Eight days after a massive gas explosion upended Lawrence, Andover and North Andover, Massachusetts, officials announced an ambitious 60-day schedule to replace 48-miles of natural gas pipeline and related infrastructure. Officials said 2,000 meters could be brought back to full service in the next two weeks and that they plan to complete the entire reconstruction by Nov. 19.
“Everyone’s top priority is safety,” Gov. Charlie Baker said during a Sept. 21 press briefing. “The team has devised a plan to meet all levels of safety and that is intended to quickly and efficiently complete each step.”
The Sept. 13 explosions were caused by extra pressure coursing through a Columbia Gas natural gas pipeline, according to the National Transportation Safety Board (NTSB), which says its full investigation into the cause of the incident could take up to two years. The explosion set 80 buildings on fire, killed one person, injured several others and displaced scores of people who are now left without natural gas heading into the winter season.
'A Classic Engineering Contingency Operation'
Baker also announced Sept. 21 that former Navy Seabee Joseph Albanese will oversee the effort to restore full gas service to 8,527 customers. The retired Navy captain who commanded a division of the United States Naval Construction Battalions is a professional engineer who founded Commodore Builders. He currently serves as the Boston-based firm’s chief executive.
“This is a classic engineering contingency operation, one I’m trying to do with my military experience behind me and my construction experience in the local markets,” Albanese said during the Sept. 21 briefing. “I’ve been tasked to build a team to provide command, control and communications to manage this effort, and safety will be paramount.”
Christina Sames, the American Gas Association’s vice president of operations and engineering called Albanese a “respected outside party who has experience in a variety of areas.”
Albanese retired from service as a captain in the U.S. Navy Civil Engineer Corps in 2009 after extensive service in the Middle East. He says dozens of “highly qualified firms and thousands of workers” have already been assembled and are being supported by the Massachusetts National Guard. “This has been and will continue to be an overwhelming effort,” he said.
The effort is more reasonable than the initial timeline. Last week, a Columbia Gas spokesman told the Boston Globe that the company planned to complete the project by the end of September, a timetable that several safety experts warned was too fast. Richard Kuprewicz, president of Washington-based pipeline safety firm Accufacts Inc., told ENR that the new timetable is more “plausible and workable.”
Sames said New Jersey Natural Gas completed similarly sized projects after pipelines were damaged by Superstorm Sandy.
The Massachusetts reconstruction involves replacing the existing cast iron and bare steel distribution system with plastic pipes, state-of-the-art infrastructure and safety features such as excess flow valves that automatically shut off gas flow if a service line is damaged or broken. “Services will be restored only after new facilities have been fully inspected, tested and proven safe,” Joe Hamrock, chief executive for NiSource Inc., the Indiana-based firm that owns Columbia Gas, said in a statement.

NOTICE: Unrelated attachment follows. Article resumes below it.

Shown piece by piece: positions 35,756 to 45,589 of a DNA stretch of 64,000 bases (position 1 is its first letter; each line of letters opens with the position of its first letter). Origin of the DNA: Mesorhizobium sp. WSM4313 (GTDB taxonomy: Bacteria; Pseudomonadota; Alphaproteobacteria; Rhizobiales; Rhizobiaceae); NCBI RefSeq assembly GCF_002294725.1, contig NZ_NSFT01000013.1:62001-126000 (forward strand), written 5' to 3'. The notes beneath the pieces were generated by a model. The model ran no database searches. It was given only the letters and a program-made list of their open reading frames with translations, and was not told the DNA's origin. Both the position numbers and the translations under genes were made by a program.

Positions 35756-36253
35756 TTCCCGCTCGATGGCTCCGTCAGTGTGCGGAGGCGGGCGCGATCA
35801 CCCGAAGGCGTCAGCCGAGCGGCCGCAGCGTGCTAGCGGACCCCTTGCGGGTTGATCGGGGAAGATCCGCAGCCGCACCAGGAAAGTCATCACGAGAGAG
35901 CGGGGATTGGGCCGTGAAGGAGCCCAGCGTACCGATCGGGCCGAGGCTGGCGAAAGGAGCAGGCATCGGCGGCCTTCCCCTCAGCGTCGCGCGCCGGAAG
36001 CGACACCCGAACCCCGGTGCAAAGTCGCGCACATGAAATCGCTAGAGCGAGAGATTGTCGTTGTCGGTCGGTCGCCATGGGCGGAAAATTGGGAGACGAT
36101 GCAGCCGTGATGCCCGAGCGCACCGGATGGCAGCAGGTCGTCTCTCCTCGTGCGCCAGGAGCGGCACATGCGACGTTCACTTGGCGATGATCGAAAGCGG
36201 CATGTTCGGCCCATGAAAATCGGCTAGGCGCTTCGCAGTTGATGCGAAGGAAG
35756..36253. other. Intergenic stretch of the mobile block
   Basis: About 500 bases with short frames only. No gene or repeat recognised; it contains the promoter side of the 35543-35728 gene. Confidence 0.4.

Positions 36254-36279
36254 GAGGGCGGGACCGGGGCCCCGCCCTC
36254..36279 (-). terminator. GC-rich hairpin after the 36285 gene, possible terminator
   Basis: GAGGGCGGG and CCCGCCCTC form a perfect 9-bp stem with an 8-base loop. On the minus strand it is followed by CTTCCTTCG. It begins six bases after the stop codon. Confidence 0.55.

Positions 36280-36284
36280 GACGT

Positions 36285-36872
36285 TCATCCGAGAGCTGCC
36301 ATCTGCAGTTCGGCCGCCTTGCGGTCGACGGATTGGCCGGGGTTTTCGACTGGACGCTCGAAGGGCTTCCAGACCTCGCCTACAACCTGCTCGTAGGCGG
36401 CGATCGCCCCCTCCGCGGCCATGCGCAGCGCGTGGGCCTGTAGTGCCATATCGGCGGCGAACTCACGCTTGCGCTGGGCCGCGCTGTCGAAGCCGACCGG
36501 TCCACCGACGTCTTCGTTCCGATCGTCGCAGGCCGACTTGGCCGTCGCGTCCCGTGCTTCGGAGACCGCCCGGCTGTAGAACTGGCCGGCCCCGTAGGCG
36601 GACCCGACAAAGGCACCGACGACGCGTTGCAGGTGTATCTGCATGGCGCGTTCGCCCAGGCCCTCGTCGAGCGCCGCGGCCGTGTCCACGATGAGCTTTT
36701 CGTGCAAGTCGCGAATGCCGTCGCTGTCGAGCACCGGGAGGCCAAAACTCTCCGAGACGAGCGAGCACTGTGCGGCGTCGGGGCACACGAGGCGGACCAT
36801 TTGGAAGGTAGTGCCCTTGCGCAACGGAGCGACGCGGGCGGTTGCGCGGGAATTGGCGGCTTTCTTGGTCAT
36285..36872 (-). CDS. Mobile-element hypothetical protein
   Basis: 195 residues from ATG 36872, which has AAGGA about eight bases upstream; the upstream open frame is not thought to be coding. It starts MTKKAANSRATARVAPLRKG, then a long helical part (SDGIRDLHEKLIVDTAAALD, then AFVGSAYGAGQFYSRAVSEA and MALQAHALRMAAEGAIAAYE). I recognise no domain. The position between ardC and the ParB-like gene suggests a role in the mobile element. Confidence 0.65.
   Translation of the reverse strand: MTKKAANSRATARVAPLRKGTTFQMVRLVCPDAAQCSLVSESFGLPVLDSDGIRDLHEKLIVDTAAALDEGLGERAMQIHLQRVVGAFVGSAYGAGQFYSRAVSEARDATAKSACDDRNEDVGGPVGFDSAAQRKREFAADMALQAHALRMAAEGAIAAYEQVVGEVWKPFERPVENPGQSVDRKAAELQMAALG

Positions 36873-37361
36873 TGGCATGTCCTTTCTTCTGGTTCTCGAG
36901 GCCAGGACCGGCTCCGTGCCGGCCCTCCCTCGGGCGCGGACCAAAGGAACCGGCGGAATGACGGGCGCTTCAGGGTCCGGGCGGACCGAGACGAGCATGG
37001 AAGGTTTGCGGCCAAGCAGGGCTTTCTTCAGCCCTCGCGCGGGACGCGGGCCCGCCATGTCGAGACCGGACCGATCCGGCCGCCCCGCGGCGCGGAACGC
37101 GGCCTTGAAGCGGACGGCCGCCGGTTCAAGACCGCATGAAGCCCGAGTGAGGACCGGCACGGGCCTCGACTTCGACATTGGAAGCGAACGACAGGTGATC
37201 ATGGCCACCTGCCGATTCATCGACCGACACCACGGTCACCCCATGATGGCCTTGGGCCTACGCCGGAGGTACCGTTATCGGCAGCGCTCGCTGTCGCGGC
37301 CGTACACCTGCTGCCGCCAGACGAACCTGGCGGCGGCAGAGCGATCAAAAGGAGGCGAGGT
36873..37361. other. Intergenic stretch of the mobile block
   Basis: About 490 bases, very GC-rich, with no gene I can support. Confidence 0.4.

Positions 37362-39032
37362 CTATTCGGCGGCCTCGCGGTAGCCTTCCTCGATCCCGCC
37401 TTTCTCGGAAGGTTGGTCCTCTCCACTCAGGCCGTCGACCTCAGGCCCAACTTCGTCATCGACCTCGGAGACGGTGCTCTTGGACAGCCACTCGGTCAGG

While twenty crews were on the ground as of Sept. 21, Albanese said that number would grow to 60 by Sept. 24 and to 195 by Oct. 8. Albanese said he is “confident” his team will “meet and exceed the expectations of the community.” But he also noted that “we can’t underestimate the demand that we have ahead of us.”
Kuprewicz, an adviser to the federal Pipeline and Hazardous Materials Safety Administration, said the size of the crew isn’t as important as preventing new explosions by isolating active gas pressure while working so quickly. “The isolation may roll as you activate more and more of the older systems that are being replaced,” he said. “It’s important that they have protocols and procedures to make sure active gas does not get into their system that they are working on.”
He added the project team has an advantage because the work had already been planned, though intended for completion over years instead of months. Kuprewicz also said the fact the gas is already shut off will help the crews expedite work.
Environmental Partners Group, a Quincy, Mass.-based engineering firm, was hired by Lawrence, North Andover and Andover to serve as the construction manager for the three municipalities.
Crews to Deliver Heaters, Cooktops
Crews have already started delivering and installing 24,000 electrical space heaters and 7,000 self-contained cooktops to homes unable to use gas-powered stoves and furnaces. Teams that include electricians and plumbers will inspect homes to ensure the temporary appliances can be installed safely. If homes that are unable to use the temporary units can’t be rewired, the residents could be relocated, Baker said.
Sames said she was glad to see that the team has “a great plan in place” to inspect internal home gas lines because few companies have experience with internal lines —those lines are typically the customers’ responsibly.
“Replacing the pipeline itself and the services that go to homes and businesses, we know they could handle that because of the resources that are at their disposal,” she said. “It was inside the homes that we were waiting to hear about.”
Baker couldn’t estimate the cost of the reconstruction and relief efforts in Massachusetts but said Columbia will pay for it. He did say that “Due to the incredible circumstances and complexity of last week’s events, the road to recovery will take time.”